Sell grain during season to tackle fluctuating prices
This year's winter barley harvest has been slow to get going. Some crops were harvested last week in the south of the country and reports are variable. It appears that the better crops will be the later ones to be harvested.
There has been a long grain-filling period this year, which will stand to yield. I have had reports of yields of 3-4.25t/ac with good KPH of 66 or more.
It is interesting to look back on prices for barley that were appearing at the start of last year's harvest. Initial indications were for €120-125/t, while prices eventually paid were closer to €130-140/t. The indications this harvest for green barley are currently €153-€160/t. The big question is what will the eventual price be?
The current price is significantly less than what was available to growers two months ago if they had opted to forward sell their grain. Some green barley contracts were done in May for up to €190/t, which looks very attractive now. However, this simply proves how volatile prices can be and why growers should consider selling their grain throughout the season. This allows a range of prices to be achieved and invariably leads to a better overall price.
Many growers become annoyed at harvest time, just as they are about to take out their combine, that prices automatically appear to drop. However, we have learned over the years that this is normal practice. Growers should be prepared for this and forward sell a portion of their grain over the season.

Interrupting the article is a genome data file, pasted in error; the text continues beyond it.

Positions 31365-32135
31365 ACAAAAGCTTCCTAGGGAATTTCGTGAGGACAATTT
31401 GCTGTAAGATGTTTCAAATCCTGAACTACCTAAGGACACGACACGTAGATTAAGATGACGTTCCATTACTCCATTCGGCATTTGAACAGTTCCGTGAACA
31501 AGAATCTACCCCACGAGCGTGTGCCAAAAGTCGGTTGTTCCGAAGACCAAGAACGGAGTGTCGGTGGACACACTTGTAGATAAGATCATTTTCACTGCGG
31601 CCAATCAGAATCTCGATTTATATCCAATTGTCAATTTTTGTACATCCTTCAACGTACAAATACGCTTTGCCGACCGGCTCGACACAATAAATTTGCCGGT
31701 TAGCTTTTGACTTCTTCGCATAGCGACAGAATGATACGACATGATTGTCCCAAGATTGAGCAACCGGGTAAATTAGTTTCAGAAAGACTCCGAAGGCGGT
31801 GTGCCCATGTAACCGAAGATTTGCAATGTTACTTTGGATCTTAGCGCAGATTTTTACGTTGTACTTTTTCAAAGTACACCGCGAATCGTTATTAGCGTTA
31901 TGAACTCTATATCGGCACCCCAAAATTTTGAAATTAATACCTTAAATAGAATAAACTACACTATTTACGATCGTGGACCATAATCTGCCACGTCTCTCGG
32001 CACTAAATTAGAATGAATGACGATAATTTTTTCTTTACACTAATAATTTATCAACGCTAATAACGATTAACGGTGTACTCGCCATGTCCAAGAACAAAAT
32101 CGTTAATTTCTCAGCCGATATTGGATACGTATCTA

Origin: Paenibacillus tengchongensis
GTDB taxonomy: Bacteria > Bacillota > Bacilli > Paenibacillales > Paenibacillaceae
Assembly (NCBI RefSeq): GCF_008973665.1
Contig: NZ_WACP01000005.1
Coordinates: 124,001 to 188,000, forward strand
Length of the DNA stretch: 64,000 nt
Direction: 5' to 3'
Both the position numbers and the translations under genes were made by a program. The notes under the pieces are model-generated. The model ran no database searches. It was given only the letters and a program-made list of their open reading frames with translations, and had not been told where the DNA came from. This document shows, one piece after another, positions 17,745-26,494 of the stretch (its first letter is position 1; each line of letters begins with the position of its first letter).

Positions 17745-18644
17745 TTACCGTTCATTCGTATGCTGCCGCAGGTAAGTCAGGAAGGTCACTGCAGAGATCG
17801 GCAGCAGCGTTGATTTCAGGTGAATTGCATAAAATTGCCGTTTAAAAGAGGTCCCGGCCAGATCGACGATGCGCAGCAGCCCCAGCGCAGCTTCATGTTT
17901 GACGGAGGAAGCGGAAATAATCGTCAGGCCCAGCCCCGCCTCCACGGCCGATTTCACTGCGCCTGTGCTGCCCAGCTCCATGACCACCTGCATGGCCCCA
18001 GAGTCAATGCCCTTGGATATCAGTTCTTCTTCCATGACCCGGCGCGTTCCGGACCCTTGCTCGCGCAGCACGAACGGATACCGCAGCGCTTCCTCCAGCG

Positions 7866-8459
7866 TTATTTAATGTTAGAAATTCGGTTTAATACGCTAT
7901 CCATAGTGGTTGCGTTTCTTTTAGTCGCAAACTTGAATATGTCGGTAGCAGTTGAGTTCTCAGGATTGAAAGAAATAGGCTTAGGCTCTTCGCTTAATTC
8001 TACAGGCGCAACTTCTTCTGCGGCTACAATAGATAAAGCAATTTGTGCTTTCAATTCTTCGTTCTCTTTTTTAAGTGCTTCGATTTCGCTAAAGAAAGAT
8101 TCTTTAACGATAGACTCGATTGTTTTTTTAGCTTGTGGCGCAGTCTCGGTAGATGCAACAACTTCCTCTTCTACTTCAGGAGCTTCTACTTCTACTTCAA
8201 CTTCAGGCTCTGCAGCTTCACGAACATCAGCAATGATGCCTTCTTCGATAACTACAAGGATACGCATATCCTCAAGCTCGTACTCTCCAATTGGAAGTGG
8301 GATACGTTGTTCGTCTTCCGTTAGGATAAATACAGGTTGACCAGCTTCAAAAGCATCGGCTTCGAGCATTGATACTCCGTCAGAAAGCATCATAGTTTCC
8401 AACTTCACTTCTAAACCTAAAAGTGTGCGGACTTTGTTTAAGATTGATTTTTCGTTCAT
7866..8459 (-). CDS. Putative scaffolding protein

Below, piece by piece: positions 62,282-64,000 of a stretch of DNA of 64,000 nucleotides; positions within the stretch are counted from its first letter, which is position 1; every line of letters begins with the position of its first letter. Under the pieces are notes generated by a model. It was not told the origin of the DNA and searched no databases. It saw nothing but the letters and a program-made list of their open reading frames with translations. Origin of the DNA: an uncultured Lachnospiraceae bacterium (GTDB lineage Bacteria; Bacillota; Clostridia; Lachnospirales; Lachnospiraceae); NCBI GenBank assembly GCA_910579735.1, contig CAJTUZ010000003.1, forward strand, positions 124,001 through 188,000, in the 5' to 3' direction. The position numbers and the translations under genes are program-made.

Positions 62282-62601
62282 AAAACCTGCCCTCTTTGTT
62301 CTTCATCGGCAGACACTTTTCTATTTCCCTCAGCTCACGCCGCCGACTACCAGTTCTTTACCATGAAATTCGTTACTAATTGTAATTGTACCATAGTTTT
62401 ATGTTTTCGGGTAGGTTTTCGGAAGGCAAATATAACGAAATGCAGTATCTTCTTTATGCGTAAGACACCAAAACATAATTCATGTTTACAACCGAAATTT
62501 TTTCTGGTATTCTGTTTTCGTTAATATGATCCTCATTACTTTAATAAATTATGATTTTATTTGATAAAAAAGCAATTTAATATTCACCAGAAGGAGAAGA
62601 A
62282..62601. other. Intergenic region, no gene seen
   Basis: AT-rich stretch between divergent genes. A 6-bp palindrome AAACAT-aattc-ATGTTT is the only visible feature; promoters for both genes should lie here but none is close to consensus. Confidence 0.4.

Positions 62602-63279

Obviously, harvest pressure is currently at play to weaken harvest prices, but it is not as simple as this as there is much speculation and varying reports emanating from the major grain players across Europe, Russia and America to drive grain prices upwards and downwards at different times of the day.
For example, over a day and a half period last week, the price of barley fluctuated by €15/t. Grain traders are currently indicating that prices vary every hour, never mind everyday, so the grain trading situation is currently very erratic.